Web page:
- development of 2D and quasi 3D platforms for cell culturing with varying rigidity
- confocal and non-linear excitation imaging on cells and study of the effect to the rigidity on their growth.
- PhD in physics, engineering, biotechnology, or related fields.
- Experience in laser optics, preferably optical scanning microscopy.
The position will start ideally around January 2024, pending official project start approval. The contract is a Gross salary 24000 Euro/year. The position is initially for one year with the possibility of an extension of 1 year.
Contacts. Giuseppe Chirico, Giuseppe.firstname.lastname@example.org
Funded by Progetto PRIN – Ministero dell’Università e Ricerca 2022. Collaborative project of Scuola Superiore Sant’Anna, Politecnico di Milano, and Università di Milano-Bicocca.
Post – doctoral position in image reconstruction
“Multiple Emission Tomography” Project
The multiple emission tomography (MET) project is a cutting-edge research initiative funded by the ministry of university and research. The aim of the project is to design and build a novel device for medical imaging that can operate as both a positron emission tomography (PET) scanner and a single photon emission tomograph (SPECT) when using a “Compton camera” mode. This innovative feature allows the device to reconstruct inter-crystal scattering events in the detector, which can enhance the image quality and resolution. Without the need for a collimator, sensitivity can be increased by a factor greater than 100.
Therefore, the MET project has the potential to revolutionize the field of theranostics, especially for applications involving high gamma energy isotopes (e.g.: > 250 keV) or positron emitting isotopes that emit a coincident third gamma.
The project is a collaborative effort between the university of Milano-Bicocca and the Torino unit of the national institute of nuclear physics (INFN). The principal investigator is Luca Presotto, from Unimib. The Torino unit is responsible for developing the electronics readout system, while Unimib is in charge of creating the crystals assembly, simulating the device performance, and developing image reconstruction algorithms.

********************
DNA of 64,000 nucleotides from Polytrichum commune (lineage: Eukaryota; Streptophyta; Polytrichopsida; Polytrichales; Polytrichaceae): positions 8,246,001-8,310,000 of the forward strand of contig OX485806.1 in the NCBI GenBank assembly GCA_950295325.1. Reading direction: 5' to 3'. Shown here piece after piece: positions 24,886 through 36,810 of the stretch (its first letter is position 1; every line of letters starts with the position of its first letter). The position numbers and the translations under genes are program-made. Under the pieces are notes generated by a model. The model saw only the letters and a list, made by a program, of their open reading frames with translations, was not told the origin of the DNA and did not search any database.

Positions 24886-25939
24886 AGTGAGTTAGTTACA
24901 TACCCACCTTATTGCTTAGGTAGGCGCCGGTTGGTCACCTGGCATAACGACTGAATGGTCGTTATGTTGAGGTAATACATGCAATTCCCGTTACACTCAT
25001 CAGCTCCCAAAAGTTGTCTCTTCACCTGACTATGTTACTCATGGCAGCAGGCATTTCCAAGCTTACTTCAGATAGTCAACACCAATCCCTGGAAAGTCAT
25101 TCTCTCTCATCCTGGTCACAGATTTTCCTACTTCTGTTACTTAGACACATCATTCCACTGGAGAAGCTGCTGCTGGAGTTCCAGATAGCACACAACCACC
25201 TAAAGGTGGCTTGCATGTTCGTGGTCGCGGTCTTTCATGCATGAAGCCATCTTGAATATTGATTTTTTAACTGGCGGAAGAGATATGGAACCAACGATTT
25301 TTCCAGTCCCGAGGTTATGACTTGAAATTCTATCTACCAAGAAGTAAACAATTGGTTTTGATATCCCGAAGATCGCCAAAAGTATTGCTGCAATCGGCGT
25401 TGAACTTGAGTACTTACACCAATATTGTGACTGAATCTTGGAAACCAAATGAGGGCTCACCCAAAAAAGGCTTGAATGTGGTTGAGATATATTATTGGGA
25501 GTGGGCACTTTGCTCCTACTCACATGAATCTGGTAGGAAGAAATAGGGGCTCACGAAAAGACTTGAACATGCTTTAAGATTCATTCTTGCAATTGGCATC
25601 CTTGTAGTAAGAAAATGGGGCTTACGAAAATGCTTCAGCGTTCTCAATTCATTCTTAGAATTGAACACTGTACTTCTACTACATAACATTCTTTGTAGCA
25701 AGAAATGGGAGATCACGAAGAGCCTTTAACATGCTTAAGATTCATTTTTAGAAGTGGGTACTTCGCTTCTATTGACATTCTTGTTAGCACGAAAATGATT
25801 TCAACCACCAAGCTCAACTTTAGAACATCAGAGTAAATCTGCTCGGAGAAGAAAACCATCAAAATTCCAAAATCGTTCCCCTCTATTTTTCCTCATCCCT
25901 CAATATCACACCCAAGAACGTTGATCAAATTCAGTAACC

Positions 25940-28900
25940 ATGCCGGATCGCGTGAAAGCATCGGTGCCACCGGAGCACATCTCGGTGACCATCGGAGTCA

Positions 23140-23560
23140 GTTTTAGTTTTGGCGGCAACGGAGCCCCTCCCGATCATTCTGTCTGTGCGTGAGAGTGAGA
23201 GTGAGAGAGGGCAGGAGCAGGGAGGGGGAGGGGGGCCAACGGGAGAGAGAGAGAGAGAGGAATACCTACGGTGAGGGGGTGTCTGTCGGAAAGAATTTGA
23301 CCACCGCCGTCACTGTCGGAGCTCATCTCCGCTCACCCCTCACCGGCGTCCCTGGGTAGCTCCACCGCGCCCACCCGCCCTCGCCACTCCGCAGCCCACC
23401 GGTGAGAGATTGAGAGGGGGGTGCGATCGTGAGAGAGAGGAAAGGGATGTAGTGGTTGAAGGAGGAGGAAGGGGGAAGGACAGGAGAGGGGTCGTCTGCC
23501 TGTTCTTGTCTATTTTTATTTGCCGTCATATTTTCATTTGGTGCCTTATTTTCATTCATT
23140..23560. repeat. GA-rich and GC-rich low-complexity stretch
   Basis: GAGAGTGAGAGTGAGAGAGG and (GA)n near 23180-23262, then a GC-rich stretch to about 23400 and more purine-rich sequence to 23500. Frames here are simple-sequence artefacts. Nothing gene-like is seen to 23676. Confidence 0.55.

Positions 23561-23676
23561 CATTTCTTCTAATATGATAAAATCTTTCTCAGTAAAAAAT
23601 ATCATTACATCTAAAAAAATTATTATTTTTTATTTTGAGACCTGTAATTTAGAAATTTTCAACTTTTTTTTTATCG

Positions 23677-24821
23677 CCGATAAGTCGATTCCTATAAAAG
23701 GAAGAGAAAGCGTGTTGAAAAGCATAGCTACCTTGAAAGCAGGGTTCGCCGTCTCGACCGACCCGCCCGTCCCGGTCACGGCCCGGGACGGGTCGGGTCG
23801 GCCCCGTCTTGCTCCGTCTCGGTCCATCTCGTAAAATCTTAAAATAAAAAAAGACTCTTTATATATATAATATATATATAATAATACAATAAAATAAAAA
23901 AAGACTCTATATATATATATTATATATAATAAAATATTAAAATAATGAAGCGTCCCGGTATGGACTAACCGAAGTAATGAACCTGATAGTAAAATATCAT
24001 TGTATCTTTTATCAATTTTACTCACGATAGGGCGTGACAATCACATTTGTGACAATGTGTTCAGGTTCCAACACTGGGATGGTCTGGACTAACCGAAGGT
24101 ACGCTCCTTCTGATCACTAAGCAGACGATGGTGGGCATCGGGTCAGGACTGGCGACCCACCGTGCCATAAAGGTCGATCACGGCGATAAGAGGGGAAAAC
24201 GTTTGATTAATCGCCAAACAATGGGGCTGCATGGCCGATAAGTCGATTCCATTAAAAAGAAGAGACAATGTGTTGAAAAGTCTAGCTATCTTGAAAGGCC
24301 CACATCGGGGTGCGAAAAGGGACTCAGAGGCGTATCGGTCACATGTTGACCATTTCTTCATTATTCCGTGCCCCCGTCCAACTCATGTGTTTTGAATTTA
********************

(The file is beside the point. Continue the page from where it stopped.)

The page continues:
The integration of simulations and image reconstruction algorithms will enable the evaluation of the expected final performance of the hardware, as well as the exploration of its clinical usefulness.
The candidate will be involved in the development of image reconstruction algorithms for the MET device.
The main tasks of the candidate will be to:
- Develop simulations of the MET hardware
- Adapt Compton camera image reconstruction algorithms to the specifics of the MET device: very high sensitivity but very low resolution, both that need to be incorporated into the reconstruction.
- Estimate the optimal spatial resolution that can be theoretically achievable, by the device as a function of the detector design
The candidate will work closely with the PI and other researchers from Unimib and INFN, and will contribute to the scientific publications and presentations of the project results.
The ideal candidate should have the following qualifications and skills:
- PhD in physics, engineering, computer science, or related fields.
- Experience in image reconstruction algorithms, preferably tomographic ones
- Proficiency in programming languages such as Python or Matlab, and familiarity with software development tools and practices.
Desirable but not essential:
- Experience in GPU coding and/or in GATE/GEANT software for Monte Carlo simulations
The position will start ideally around January 2024, pending official project start approval. The contract is a 2 year “assegno di ricerca” position with 30k€/year industry cost (approx. 1700€/month after taxes).